Second, both before and since Delaware Valley II, "we have generally turned away from the contingent fee model"--which would make the fee award a percentage of the value of the relief awarded in the primary action [n.1] --%to the lodestar model." Venegas v. Mitchell, 495 U.S. 82, 87 (1990). We have done so, it must be noted, even though the lodestar model often (perhaps, generally) results in a larger fee award than the contingent fee model. See, e. g., Report of the Federal Courts Study Committee 104 (Apr. 2, 1990) (lodestar method may "give lawyers incentives to run up hours unnecessarily, which can lead to overcompensation"). For example, in Blanchard v. Bergeron, 489 U.S. 87 (1989), we held that the lodestar governed, even though it produced a fee that substantially exceeded the amount provided in the contingent fee agreement between plaintiff and his counsel (which was self evidently an amount adequate to attract the needed legal services). Id., at 96. Contingency enhancement is a feature inherent in the contingent fee model (since attorneys factor in the particular risks of a case in negotiating their fee and in deciding whether to accept the case). To engraft this feature onto the lodestar model would be to concoct a hybrid scheme that resorts to the contingent fee model to increase a fee award but not toreduce it. Contingency enhancement is therefore not consistent with our general rejection of the contingent fee model for fee awards, nor is it necessary to the determination of a reasonable fee.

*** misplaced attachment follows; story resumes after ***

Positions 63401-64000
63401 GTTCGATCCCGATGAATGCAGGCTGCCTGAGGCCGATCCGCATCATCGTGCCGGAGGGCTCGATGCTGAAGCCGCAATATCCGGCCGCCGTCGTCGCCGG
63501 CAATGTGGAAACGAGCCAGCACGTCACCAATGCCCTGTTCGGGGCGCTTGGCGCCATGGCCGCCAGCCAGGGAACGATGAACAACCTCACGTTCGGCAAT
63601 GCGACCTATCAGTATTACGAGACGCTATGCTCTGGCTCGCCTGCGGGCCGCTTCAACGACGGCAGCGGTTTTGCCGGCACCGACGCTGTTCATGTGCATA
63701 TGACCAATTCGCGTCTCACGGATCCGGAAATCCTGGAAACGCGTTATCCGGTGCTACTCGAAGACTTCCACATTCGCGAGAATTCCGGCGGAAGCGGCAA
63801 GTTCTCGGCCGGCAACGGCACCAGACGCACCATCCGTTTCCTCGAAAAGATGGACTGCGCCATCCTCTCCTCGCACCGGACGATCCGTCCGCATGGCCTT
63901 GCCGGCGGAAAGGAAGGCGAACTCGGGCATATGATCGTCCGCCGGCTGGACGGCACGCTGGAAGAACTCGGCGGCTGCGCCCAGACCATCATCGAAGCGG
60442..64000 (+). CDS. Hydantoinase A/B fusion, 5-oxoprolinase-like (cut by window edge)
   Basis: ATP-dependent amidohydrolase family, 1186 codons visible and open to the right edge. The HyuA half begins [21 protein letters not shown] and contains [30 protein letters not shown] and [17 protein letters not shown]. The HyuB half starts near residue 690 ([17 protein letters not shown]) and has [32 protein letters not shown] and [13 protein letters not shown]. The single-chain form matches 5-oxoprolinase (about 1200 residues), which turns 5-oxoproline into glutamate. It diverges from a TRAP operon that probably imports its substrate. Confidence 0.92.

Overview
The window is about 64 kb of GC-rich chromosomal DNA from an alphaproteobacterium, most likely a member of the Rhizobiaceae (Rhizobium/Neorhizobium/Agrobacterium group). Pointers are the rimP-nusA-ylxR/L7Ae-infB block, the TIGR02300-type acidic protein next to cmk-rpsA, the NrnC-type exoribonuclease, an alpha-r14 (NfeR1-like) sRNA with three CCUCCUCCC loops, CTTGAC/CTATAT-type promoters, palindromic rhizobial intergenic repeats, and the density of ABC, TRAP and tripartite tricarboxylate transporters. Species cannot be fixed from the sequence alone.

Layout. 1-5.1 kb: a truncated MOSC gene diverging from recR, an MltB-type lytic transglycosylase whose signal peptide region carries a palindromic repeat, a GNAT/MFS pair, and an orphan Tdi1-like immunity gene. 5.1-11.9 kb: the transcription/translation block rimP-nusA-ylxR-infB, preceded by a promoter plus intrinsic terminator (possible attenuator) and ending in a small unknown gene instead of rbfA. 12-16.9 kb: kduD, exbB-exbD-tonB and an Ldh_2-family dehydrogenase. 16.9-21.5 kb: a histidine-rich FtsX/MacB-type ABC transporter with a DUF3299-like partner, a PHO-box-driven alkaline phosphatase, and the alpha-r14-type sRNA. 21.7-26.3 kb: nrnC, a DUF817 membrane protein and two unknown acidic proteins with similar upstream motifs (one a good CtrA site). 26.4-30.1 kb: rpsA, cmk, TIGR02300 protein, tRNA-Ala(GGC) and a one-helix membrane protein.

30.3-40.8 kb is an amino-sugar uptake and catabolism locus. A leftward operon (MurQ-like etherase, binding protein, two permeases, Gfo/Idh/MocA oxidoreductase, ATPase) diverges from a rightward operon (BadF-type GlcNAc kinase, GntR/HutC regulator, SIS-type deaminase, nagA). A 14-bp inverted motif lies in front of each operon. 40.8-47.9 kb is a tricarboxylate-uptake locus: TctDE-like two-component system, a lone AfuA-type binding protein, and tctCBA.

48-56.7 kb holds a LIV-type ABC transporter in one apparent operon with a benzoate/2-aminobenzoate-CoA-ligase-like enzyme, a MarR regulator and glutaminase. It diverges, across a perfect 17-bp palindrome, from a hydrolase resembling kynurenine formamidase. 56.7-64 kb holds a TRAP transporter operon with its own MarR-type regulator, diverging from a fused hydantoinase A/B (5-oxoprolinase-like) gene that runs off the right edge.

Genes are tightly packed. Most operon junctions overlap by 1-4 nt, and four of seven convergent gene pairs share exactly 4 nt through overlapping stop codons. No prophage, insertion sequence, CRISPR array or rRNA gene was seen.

And finally, the interest in ready administrability that has underlain our adoption of the lodestar approach, see, e. g., Hensley, supra, at 433, and the related interest in avoiding burdensome satellite litigation (the fee application "should not result in a second major litigation," id., at 437), counsel strongly against adoption of contingency enhancement. Contingency enhancement would make the setting of fees more complex and arbitrary, hence more unpredictable, and hence more litigable. It is neither necessary nor even possible for application of the fee shifting statutes to mimic the intricacies of the fee paying market in every respect. See Delaware Valley I, 478 U. S., at 565.

* * *

Adopting the position set forth in Justice White's opinion in Delaware Valley II, 483 U. S., at 715-727, we hold that enhancement for contingency is not permitted under the fee shifting statutes at issue. We reverse the Court of Appeals' judgment insofar as it affirmed the 25% enhancement of the lodestar.

It is so ordered.


Notes

1 Contrary to Justice Blackmun's understanding, post, at 6, there is no reason in theory why the contingent fee model could not apply to relief other than damages; where injunctive relief is obtained, for example, the fee award would simply be a percentage of the value of the injunctive relief. There would be, to be sure, severe problems of administration in determining the value of injunctive relief, but such problems simply highlight why we have rejected the contingent fee model in favor of the lodestar model.